That being said, there are undeniable struggles associated with getting older, not the least of which is not getting what you want simply because you’re a little girl and you’re used to people taking pity on you. Katie grew up as the “baby of five,” and as such, she was treated like a princess throughout her adolescence and well into her twenties. Upon turning forty, she realized she couldn’t get away with the same behavior. “I told a friend of mine, ‘You know what’s so upsetting about the 40s? My old tricks don’t work,’” she said. She woke up one day and realized the dynamic had transformed, not just within her family but in her workplaces too. 

And, of course, there is the physical metamorphosis as well — when you can see your skin losing its shine, your body losing its flexibility, and your weight becoming just a tad unstable. In a setting defined by its obsession with the young and the beautiful, you could very well see your professional opportunities dwindling post-forty. Things may be changing, yes, but it’s still nearly impossible to maintain self-love when the world is bent on bringing you down. “It’s very odd. I used to get away with no makeup,” said Katie, adding how it was actually more in vogue to not wear makeup at the time. 

Katie said she often feels “superficial” for having to go through make-up and skincare routines. If that’s not a scathing indictment of the harsh standards imposed upon older women in Hollywood, we don’t know what is. No one should have to rely on cosmetics to get through the day unless they want to. They shouldn’t be pressured to increase their usage of any specific product purely because of age. In an ideal world, Katie wouldn’t have to feel superficial or phony at all; instead, she would feel like it’s her absolute choice and nothing else. 

At the end of the day, Katie does embrace being older and wiser. The life experience, including that of a twenty-year career, a controversial marriage, and motherhood, have allowed her to gain learnings she wouldn’t have in her twenties, and, as a result, she is able to move forward with a new and improved lease on life. “People say you don’t really know yourself until you’re 40. I’m 41. I have seen things,” she said. She’s well-attuned to her emotions and knows her “insights are worthy.” There is very little self-doubt remaining, so much so that she’d much rather listen to herself than “defer to someone else.”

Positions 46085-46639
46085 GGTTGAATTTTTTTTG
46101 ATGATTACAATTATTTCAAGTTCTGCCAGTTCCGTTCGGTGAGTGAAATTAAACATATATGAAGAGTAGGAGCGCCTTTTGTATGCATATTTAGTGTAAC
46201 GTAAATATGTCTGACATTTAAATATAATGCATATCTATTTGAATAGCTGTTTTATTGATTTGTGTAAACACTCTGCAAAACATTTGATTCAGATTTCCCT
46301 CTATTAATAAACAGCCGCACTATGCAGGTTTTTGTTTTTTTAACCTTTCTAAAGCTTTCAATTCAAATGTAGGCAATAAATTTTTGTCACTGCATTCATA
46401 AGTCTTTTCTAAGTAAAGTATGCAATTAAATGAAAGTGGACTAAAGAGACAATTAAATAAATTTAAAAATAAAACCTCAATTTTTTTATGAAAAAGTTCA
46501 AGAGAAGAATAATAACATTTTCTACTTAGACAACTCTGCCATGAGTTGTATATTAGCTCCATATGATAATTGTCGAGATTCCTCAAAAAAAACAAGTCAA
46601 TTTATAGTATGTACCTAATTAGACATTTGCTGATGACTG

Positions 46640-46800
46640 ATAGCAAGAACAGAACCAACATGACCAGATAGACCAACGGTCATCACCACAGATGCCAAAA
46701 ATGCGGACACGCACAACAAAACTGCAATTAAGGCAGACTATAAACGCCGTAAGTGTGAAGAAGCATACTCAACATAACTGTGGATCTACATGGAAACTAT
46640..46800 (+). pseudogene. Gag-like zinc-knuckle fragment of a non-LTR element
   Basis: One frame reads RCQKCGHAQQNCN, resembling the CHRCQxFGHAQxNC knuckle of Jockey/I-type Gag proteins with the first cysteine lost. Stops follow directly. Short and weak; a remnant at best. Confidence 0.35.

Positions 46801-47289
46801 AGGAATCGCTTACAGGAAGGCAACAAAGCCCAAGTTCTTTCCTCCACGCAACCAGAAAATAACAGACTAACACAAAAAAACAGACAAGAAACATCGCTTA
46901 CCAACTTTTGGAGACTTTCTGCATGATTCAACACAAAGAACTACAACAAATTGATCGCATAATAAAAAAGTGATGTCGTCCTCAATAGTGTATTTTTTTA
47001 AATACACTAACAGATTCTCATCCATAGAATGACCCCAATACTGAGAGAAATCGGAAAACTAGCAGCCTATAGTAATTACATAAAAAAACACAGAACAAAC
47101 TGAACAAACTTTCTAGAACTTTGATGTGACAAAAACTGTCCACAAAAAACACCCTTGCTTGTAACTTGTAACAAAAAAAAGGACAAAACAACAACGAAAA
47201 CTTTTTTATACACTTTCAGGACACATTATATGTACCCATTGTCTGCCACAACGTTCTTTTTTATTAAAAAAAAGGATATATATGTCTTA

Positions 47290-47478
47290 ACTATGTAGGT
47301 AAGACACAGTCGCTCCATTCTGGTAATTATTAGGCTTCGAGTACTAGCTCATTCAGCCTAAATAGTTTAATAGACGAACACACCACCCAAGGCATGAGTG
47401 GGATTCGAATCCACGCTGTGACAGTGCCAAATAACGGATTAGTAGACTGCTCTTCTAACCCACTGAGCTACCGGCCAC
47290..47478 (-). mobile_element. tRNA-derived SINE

I have experienced things. I know what I’m talking about, and I know that my feelings and my insights are worthy. I’m going to listen to myself instead of deferring to someone else. That’s a big step as a human. It takes time.

Katie Holmes to InStyle

Value yourself as you age

Katie Holmes’ trajectory is a fascinating example of what happens when you stop relying on your youth to get you through life’s most strenuous tests. You can’t help but turn to other areas of your life, and that’s what’s going to be more rewarding if you think about it. Youth fades, and so do its perks. The knowledge that comes from being with yourself for forty-odd years is immense: you know yourself inside out, you know what makes you happy, you know what makes you sad, and you more or less know what’s important or not important in your journey. Aging does come with its challenges, but the gift of wisdom is irreplaceable. 

Loving yourself is an inside job
“In order to love who you are, you cannot hate the experiences that shaped you.” — Andrea Dykstra